Adapting to uncertainty in the health care industry
January 10, 20201:51 pm
3 min read
This content is provided by the University of Maryland Francis King Carey School of Law.
At the start of a new year and a new decade, the ever-changing health care industry is more complicated than ever. Institutions and agencies worked throughout the 2010s to comply with the Affordable Care Act (ACA) enacted at the beginning of the decade. Now, with sustained opposition to the ACA in Congress, and ongoing actions in the courts, the future of health care coverage in America is profoundly uncertain.
And the ACA is only one area of the health care landscape posing a moving legal target. As researchers continue to advance medical science with innovations like CRISPR gene editing and 3D printed human organs, the health care industry is racing to address emerging legal and regulatory questions. Meanwhile, consumers have access to an increasing array of products such as home DNA and gut microbiome testing kits that have raised serious questions about privacy and regulation of these technologies.
Medical providers, administrators, and government officials need to be adaptable leaders with unprecedented expertise in a regulatory environment in constant flux. The University of Maryland Francis King Carey School of Law’s MS in Law with a specialization in Health Care Law fulfills that need with a two-year, part-time evening program. Taught at the University of Maryland, College Park, the Health Care Law specialization enables students to delve into such topics as the Affordable Care Act, insurance regulation, health care information privacy, bioethics, and professional licensure, graduating with the legal capabilities to be nimble problem-solvers.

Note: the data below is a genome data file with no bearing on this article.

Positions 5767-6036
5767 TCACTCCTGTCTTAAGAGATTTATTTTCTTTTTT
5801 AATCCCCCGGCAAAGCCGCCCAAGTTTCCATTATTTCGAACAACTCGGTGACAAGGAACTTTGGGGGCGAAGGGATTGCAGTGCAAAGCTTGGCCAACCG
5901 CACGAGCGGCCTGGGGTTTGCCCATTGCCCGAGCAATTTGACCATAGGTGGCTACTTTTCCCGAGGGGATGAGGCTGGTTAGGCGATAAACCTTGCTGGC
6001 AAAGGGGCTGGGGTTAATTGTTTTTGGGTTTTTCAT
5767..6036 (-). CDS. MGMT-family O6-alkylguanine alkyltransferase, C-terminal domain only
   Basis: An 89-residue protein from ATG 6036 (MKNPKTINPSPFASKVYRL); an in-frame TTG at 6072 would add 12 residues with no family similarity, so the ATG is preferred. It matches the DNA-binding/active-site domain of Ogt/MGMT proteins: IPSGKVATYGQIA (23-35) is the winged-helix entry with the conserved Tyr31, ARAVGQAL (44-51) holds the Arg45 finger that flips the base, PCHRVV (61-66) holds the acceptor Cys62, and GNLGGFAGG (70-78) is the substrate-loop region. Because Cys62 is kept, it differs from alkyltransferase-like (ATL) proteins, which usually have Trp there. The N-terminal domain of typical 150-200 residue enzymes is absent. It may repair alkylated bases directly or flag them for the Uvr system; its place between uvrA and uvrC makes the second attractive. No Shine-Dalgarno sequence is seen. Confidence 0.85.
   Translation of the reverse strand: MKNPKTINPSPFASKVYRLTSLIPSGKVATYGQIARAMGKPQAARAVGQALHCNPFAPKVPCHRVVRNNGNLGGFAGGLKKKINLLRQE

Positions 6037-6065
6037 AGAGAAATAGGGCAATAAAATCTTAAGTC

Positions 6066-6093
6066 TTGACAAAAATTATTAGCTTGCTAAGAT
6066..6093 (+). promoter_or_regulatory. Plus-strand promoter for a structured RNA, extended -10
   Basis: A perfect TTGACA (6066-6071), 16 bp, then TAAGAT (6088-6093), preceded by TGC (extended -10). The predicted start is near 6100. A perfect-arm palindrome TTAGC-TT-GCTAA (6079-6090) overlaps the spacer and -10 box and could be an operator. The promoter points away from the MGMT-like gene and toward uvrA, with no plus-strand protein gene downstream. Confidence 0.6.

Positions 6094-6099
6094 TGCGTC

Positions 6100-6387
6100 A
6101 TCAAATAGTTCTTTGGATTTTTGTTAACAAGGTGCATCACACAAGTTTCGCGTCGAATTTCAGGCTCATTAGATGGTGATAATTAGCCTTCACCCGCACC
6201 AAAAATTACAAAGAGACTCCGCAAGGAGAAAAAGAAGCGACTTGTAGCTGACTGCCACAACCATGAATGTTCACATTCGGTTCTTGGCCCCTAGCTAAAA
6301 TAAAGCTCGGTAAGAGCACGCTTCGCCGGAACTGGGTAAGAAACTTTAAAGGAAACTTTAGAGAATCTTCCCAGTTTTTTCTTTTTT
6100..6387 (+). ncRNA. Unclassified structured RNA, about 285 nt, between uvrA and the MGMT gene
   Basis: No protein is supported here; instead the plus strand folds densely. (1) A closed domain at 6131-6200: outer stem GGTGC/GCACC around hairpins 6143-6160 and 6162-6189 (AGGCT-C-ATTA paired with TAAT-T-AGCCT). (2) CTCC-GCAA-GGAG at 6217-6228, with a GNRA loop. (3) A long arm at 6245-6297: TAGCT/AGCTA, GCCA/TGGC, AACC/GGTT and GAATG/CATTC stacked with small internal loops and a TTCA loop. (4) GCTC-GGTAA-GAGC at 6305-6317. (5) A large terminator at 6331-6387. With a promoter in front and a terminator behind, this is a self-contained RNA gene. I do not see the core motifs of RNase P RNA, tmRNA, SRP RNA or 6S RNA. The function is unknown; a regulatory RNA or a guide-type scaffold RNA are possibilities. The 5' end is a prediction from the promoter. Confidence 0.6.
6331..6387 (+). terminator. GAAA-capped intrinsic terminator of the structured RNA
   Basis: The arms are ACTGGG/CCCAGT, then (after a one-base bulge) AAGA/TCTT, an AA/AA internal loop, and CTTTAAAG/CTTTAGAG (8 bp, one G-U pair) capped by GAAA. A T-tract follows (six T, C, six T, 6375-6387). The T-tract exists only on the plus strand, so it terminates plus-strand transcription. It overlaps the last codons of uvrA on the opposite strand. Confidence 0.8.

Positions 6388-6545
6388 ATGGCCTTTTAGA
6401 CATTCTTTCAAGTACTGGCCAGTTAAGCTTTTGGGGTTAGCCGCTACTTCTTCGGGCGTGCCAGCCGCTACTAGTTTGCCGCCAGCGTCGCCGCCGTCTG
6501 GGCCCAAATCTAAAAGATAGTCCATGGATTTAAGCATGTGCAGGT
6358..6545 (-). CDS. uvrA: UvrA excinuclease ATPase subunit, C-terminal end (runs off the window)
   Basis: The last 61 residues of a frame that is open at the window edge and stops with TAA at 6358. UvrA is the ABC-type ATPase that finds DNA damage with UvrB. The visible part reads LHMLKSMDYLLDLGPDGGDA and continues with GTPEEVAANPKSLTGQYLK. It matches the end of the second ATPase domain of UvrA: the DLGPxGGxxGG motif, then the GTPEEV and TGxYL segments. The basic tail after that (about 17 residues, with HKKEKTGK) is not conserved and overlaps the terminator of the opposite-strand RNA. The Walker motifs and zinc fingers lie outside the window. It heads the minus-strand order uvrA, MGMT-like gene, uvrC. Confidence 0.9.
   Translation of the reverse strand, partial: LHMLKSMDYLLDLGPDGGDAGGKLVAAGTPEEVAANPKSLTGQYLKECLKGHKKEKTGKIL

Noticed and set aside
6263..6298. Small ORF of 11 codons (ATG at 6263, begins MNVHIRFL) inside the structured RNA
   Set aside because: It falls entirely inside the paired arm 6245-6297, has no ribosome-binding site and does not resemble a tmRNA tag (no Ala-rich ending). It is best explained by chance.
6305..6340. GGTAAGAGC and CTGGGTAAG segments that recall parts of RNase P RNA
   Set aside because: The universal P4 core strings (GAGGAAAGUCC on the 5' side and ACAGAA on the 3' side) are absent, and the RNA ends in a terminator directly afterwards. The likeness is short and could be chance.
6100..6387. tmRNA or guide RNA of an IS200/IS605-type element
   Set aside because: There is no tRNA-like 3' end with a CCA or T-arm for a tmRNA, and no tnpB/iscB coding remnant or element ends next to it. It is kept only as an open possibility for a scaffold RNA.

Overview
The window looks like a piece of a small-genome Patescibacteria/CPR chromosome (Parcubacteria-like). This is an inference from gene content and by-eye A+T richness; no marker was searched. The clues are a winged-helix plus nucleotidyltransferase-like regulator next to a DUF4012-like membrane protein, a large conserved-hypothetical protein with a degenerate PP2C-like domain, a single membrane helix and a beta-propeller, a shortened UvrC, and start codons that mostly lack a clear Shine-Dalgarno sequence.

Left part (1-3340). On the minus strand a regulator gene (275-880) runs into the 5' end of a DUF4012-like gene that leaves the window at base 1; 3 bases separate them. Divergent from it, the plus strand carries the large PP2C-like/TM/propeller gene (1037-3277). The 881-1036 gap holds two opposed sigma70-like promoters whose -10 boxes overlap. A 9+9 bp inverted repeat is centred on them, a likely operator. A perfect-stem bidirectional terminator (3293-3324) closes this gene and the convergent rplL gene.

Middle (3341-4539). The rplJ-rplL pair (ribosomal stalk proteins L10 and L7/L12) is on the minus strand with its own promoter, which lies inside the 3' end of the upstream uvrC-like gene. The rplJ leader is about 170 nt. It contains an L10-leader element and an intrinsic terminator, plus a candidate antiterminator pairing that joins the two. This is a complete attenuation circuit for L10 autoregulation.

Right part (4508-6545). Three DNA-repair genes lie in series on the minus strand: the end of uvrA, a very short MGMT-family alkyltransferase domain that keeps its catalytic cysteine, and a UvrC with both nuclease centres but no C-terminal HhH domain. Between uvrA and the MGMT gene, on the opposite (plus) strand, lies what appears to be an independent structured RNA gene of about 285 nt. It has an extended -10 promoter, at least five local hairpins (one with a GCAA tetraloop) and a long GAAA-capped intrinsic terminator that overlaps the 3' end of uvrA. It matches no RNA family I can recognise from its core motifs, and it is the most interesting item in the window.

“I received an education that allows me to understand the inner workings of government and the legal jargon specific to public health, says Andrea Fellows (MSL ’19), who used her master’s degree to enrich her capacity to take on a supervisory position in public affairs at the U.S. Centers for Disease Control and Prevention (CDC). “I’ve been able to take all that knowledge from the classroom and put it into practice.”
A capstone project gives students the opportunity to critically analyze the law as applied to a real-world problem facing a specific organization, such as a hospital, governing body, or advocacy organization. Closely advised by distinguished law school faculty, students are encouraged to investigate an issue directly from their own work settings and begin experiencing the benefits of the program well before graduation.
Fellows conducted in-depth research on CDC policies and regulations for her capstone project, supervised by Kerri Lowrey, deputy director of the Network for Public Health Law – Eastern Region at Maryland Carey Law. The resulting paper explores quarantine laws and how hospitals and medical professionals balance individual rights and public health necessities—context that informs her work crafting messaging for CDC’s senior leadership.
For experienced professionals not seeking to earn a JD and practice law, Maryland Carey Law’s MS in Law program offers a way to complement expansive industry experience with valuable legal knowledge and skills. Find out more about the MS in Law specializing in Health Care Law.